• Progressives overwhelmingly control traditional media, including broadcast news and print publications (virtually all journalists self-identify as progressive);
  • Progressives overwhelmingly run important social media outlets like Facebook, and Twitter;
  • Progressives run Hollywood: they hold sway over the film, TV, and video industries, including the growing market for streaming content from HBO, Netflix, and others; and
  • All major religious institutions in the west, from the Vatican to mainline Protestant churches to virtually all synagogues, are now thoroughly progressive both politically and doctrinally.

Conclusion

The point here is that modern libertarianism did not evolve separate and apart from this Progressive juggernaut — and how could it? Our point is to understand the impossibility of political or movement libertarianism within the current progressive framework. No truly libertarian movement will advance when it accepts the wrong premises, asks the wrong questions, and cedes the terms of the debate. It’s not a matter of selling out principles for influence, it’s a matter of preemptively accepting the organizing principle of the state.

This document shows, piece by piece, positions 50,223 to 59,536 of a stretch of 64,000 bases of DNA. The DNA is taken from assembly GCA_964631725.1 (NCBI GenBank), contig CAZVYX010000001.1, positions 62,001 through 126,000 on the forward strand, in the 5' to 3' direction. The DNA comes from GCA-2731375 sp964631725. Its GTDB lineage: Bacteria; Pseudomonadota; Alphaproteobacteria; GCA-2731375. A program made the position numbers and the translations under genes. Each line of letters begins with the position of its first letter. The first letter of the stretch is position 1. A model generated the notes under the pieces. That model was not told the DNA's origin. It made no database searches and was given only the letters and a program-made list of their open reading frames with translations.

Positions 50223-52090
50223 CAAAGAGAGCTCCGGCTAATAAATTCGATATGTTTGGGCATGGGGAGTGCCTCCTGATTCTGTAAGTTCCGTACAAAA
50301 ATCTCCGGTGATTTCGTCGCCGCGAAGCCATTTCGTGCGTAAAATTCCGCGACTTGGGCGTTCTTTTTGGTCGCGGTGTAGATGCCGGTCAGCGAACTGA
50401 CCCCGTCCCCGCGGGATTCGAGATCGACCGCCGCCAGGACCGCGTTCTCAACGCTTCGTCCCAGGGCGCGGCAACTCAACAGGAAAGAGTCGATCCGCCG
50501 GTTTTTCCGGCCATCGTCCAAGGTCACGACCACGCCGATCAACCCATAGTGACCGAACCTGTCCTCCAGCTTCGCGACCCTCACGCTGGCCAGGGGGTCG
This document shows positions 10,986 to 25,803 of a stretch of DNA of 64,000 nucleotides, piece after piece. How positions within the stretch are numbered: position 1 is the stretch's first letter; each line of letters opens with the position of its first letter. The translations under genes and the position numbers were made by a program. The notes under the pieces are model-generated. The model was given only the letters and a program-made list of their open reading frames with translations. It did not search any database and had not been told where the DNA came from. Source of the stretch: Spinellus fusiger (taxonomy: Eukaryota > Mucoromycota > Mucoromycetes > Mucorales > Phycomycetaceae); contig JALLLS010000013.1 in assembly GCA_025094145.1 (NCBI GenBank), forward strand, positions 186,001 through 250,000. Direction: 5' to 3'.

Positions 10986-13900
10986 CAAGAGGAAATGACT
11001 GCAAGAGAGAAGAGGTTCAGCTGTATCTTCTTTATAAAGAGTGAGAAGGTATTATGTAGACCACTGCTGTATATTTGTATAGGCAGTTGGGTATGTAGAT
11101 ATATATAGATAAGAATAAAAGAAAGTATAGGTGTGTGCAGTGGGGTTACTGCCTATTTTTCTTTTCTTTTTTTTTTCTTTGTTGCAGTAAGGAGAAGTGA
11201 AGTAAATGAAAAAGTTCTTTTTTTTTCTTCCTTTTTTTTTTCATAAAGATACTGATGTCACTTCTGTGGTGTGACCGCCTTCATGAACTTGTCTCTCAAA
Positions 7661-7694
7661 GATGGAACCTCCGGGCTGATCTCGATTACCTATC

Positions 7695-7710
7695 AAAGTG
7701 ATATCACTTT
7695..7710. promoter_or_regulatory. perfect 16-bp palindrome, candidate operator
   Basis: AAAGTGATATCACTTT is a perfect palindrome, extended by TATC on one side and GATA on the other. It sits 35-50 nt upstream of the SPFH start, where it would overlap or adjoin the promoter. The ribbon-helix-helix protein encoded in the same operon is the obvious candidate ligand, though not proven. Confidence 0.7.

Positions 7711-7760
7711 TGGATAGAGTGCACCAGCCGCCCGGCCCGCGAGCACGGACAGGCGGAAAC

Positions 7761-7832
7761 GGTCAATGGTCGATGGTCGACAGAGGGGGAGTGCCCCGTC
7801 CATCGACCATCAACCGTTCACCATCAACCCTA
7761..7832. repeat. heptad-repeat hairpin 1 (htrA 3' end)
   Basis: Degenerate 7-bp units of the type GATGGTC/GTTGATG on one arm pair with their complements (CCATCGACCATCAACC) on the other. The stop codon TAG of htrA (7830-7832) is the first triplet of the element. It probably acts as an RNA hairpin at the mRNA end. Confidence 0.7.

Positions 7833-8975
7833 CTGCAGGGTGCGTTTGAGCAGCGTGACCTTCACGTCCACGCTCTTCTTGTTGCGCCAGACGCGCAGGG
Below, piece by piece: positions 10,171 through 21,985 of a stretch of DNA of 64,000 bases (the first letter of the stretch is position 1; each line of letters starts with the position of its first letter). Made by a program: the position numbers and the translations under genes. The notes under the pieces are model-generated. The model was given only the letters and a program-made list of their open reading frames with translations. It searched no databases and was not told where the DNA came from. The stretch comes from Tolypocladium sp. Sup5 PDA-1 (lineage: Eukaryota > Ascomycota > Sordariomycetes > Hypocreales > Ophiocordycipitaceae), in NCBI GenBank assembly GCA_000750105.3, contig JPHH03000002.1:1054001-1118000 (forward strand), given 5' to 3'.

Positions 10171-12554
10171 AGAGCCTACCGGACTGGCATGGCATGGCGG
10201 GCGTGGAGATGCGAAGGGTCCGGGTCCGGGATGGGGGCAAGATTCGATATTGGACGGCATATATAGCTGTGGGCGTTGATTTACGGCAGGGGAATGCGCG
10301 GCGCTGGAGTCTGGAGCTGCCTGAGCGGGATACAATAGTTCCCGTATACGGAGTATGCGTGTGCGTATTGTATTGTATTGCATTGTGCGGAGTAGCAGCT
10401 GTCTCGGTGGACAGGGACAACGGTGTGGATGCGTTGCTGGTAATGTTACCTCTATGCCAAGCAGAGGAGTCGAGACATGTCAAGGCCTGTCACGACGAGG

Our responsibility to libertarians is the same as our responsibility to the world at large: to truth, wherever it takes us, and to promoting the timeless ideas that yield peace and human flourishing. We are not required to engage in watered-down political movements, or to engage in politics at all. We are not required to participate in ideological or intellectual movements that accept Progressive ends. We are not required to append a set of left-wing cultural precepts onto political liberty any more than we are required to append right-wing militarism. What matters is getting first principles right. Without that nothing good follows.

Thank you.

Jeff Deist is president of the Mises Institute.